We're down to the final week and a half of baseball. Desperate fantasy owners should take a peek at former Mets closer Jeurys Familia. The righty recent hit 96 mph on the radar gun while tossing three scoreless innings. Meanwhile, Mets closer A.J. Ramos allowed five runs in 2.2 innings. Barring a dramatic conclusion to the Rockies season, Tampa Bay closer Alex Colome will be the 2017 saves leader. He's closed 45 games over 65.1 innings.
A lot has happened in the last week. As expected, the Yankees have re-crowned Aroldis Chapman as their ninth inning savior. Meanwhile, Dellin Betances has allowed runs in four of his last six appearances. He's fallen out of favor while he recovers his command. The Yankees are trying to claw their way to the top of the AL East. They're four games behind the Red Sox. I'm sure they'd love to avoid the Wild Card game.
Last week, we discussed Greg Holland's rapid fall from major league save leader to struggling veteran. Holland has reclaimed his rightful role as the Rockies closer. He's tossed perfect frames in each of his last four outings, including Sunday, Monday, and Tuesday. Presumably, he'll receive a day of rest today. He picked up a win on Monday and a save on Tuesday. Holland ranks second with 37 saves. Alex Colome's 42 saves lead all of baseball. Kenley Jansen ranks third.
Muck Rack makes it simple to find people, tweets, or articles that mention any name, keyword, company, hashtag etc. We've compiled this guide to help you make the most of your search.
Selecting a term
Start searching tweets, articles from media outlets, articles mentioned in tweets, journalists'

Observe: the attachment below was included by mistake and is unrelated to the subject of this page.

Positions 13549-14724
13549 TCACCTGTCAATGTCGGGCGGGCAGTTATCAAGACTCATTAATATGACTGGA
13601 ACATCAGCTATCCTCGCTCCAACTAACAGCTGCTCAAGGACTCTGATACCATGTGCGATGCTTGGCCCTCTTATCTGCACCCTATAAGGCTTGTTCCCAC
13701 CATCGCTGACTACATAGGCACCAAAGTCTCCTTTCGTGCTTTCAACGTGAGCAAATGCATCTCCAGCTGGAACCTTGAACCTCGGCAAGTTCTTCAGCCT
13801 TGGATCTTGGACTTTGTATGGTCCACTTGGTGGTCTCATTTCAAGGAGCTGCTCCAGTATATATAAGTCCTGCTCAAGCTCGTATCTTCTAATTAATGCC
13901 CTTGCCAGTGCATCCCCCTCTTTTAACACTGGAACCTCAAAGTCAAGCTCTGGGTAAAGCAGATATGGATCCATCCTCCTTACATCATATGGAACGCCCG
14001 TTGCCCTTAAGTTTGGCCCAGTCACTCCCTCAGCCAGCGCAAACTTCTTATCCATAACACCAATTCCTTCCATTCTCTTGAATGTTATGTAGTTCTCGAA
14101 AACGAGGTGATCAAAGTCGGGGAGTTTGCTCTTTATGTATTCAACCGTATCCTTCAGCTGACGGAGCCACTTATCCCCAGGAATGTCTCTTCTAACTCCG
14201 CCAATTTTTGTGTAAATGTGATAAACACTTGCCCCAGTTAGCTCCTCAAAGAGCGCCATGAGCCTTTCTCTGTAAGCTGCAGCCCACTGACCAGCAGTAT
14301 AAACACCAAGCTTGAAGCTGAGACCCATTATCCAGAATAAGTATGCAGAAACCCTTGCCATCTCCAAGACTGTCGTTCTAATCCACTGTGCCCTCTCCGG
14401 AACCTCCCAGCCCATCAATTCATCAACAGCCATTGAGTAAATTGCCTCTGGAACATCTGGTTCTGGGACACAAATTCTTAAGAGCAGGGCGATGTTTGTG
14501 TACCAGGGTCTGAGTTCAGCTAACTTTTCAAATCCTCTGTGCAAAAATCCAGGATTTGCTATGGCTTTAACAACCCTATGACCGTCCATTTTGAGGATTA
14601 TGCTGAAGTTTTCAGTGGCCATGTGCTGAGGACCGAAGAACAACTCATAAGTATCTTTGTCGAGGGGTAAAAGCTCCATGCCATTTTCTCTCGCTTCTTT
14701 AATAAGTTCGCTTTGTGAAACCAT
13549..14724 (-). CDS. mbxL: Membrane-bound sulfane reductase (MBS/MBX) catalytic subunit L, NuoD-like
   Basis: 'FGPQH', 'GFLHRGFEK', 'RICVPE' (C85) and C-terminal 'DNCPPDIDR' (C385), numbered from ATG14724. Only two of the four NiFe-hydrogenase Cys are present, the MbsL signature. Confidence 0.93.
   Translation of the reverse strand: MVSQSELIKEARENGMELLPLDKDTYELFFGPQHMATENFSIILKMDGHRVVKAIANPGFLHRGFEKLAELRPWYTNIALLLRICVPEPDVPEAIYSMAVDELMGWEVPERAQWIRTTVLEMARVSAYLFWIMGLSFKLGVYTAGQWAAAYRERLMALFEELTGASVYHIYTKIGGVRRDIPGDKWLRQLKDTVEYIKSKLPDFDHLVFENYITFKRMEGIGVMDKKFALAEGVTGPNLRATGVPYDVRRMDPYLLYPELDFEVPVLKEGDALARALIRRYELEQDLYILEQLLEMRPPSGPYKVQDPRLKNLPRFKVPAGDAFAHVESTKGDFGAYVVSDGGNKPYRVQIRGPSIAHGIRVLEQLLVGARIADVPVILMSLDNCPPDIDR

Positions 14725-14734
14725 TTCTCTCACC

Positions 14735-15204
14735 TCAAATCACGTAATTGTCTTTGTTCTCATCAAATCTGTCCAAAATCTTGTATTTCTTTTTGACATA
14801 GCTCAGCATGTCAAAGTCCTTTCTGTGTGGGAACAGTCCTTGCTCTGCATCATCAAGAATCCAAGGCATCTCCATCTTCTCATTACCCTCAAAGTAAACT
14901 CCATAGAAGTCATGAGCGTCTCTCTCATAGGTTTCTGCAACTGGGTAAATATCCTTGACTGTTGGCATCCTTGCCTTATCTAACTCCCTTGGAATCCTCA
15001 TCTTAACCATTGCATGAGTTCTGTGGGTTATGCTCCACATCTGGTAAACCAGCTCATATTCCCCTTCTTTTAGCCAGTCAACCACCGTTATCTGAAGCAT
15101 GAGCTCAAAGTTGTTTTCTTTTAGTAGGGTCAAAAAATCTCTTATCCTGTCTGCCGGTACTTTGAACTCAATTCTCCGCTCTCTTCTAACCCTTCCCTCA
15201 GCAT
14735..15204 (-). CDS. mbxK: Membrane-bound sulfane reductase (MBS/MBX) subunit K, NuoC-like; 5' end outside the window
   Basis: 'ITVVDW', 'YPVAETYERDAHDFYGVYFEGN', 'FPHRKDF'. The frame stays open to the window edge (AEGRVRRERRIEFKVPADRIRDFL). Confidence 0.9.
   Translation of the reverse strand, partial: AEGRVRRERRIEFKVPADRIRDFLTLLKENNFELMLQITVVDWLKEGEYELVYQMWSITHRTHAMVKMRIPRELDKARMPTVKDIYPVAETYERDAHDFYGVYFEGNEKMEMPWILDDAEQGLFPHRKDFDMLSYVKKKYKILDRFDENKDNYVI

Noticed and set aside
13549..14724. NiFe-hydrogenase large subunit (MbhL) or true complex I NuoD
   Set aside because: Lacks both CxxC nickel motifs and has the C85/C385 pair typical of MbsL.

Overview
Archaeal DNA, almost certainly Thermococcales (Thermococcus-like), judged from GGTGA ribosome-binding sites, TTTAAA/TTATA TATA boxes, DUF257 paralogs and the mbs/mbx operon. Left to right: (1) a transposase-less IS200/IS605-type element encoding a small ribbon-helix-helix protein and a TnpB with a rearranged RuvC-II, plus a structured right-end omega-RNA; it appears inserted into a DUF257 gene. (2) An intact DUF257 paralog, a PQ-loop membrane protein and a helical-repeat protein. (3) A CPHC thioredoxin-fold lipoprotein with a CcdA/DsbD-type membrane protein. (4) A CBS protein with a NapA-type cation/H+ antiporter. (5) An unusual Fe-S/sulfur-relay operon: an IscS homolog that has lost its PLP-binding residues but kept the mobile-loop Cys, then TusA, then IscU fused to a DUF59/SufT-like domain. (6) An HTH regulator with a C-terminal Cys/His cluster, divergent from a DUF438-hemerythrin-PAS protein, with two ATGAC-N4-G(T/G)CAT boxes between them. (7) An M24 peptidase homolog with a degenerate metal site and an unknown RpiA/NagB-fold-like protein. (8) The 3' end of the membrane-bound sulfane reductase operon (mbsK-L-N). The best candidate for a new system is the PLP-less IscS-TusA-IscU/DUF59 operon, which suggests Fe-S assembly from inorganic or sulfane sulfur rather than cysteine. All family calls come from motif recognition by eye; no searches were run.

names, titles and bios with some suggested searches:
Companies or Topics (e.g. iPhone, Microsoft)
Phrases (e.g. "cloud computing") — use quotes to keep the terms together
Twitter handles (e.g. @username) — returns those who have mentioned or replied to
Names (e.g. "David Pogue")
Hashtags (e.g. #sxsw, #london2012)
Bio details (e.g. vegan, Olympics, father)
Muck Rack's Advanced Search allows for many boolean operators.
Find results that mention multiple specified terms, use AND or
+. For example, ensure each result contains both Elon Musk and Mark Zuckerberg by
searching Obama AND Romney or Obama + Romney.
Use the operators OR or , to broaden your search when you'd like either of
multiple terms to appear in results. (This is the default behavior of our search when no operators
are used.) For example, search for democrat OR republican to find results that refer to
Democrats and/or Republicans.
Use NOT or - to subtract results from your search. For
example, searching Disney will yield results about the Walt Disney Company as well as Walt Disney
World Resort. To exclude mentions of Disney World, search for Disney -World or Disney
When using one of these operators with a phrase, enclose it in quotation marks. For example, you can
find results about smartphones excluding Apple's iPhone 4S by searching smartphone -"iPhone
Exact case matching or punctuation
If you're searching for a brand name or keyword that relies on specific punctuation marks or capitalization, you can
find results that match your exact query by adding matchcase: before the keyword you're searching for, like matchcase:E*TRADE .
Use parentheses to separate multiple
boolean phrases. For example, to find journalists talking about having fun in Disney World or
Disneyland, search for ("disney world" OR disneyland) AND fun.
An asterisk can be used to search for any variation of a root word truncated by the asterisk. For example, searching for admin* will return results for administrator, administration, administer, administered, etc.
A near operator is an AND operator where you can control the distance between the words. You can vary the distance the near operation uses by adding a forward slash and number (between 0-99) such as strawberries NEAR/10 "whipped cream", which means the strawberries must exist within 10 words of "whipped cream".